NAME: Plymouth
COUNTY: Lowndes
CLIMATE: Hot in Summer; Mild winter
COMMENTS: Listed on the National Register of Historic Places in 1980; includes a village site and cemetary
REMAINS: Village Site and cemetary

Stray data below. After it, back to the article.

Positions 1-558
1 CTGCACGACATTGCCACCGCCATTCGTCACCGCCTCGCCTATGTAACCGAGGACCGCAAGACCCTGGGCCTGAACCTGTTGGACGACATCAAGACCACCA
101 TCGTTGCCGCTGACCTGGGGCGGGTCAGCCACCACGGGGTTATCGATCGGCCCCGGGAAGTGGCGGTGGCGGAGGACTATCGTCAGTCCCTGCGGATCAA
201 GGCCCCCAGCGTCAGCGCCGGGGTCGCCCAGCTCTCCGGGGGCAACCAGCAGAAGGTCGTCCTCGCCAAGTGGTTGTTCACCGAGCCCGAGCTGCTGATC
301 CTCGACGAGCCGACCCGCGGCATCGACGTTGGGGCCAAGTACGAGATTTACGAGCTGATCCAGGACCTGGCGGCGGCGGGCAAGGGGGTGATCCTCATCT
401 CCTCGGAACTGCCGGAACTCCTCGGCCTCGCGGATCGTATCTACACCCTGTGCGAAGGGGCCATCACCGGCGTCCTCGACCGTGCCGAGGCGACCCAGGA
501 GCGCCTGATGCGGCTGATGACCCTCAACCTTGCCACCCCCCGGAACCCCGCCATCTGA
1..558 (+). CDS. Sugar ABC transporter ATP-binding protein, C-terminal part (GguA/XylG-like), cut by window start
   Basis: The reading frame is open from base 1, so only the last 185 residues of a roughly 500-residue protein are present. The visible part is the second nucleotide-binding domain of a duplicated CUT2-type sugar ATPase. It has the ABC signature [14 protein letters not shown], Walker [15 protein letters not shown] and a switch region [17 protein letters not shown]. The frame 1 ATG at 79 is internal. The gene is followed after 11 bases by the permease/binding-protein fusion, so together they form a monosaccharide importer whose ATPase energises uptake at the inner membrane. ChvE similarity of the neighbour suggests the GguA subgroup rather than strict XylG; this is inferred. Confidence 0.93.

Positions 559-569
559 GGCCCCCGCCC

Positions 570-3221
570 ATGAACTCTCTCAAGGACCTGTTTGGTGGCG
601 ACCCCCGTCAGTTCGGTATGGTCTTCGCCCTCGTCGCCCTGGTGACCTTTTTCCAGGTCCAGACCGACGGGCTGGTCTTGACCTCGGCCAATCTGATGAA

Plymouth was an early settlement in the U.S. state of Mississippi in present-day Lowndes County. Plymouth was located at 33��31��23��N 88��30��06��W / 33.52306��N 88.50167��W / 33.52306; -88.50167 on the west bank of the Tombigbee River. It was formed around 1819, nucleating at the fortified house of John Pitchlynn, the U.S. interpreter for the Choctaw Agency for communications with the Choctaw Nation. Unfortunately, the low-lying landing site of the village was prone to repeated flooding. While both Plymouth and its sister town of Columbus across the river had high bluffs, Plymouth's landing site did not have easy access to the bluff heights. By the 1840's, the village site was abandoned, with most of the residents removing across the river. Today, the site of Plymouth is just west of John C. Stennis Lock and Dam on the Tennessee-Tombigbee Waterway. A 210-acre (85 ha) area was listed on the National Register of Historic Places in 1980. It includes a village site and a cemetery.[1] Plymouth Bluff, just downstream of the village site at 33��30��45��N 88��29��33��W / 33.5125��N 88.4925��W / 33.5125; -88.4925, is now occupied by the Plymouth Bluff Environmental Center, operated by the Mississippi University for Women, but on land owned by the Army Corps of Engineers. The complex serves as the local center for ecological studies, as well as a retreat and conference center. Copied from Wikipedia Submitted by: Penny Law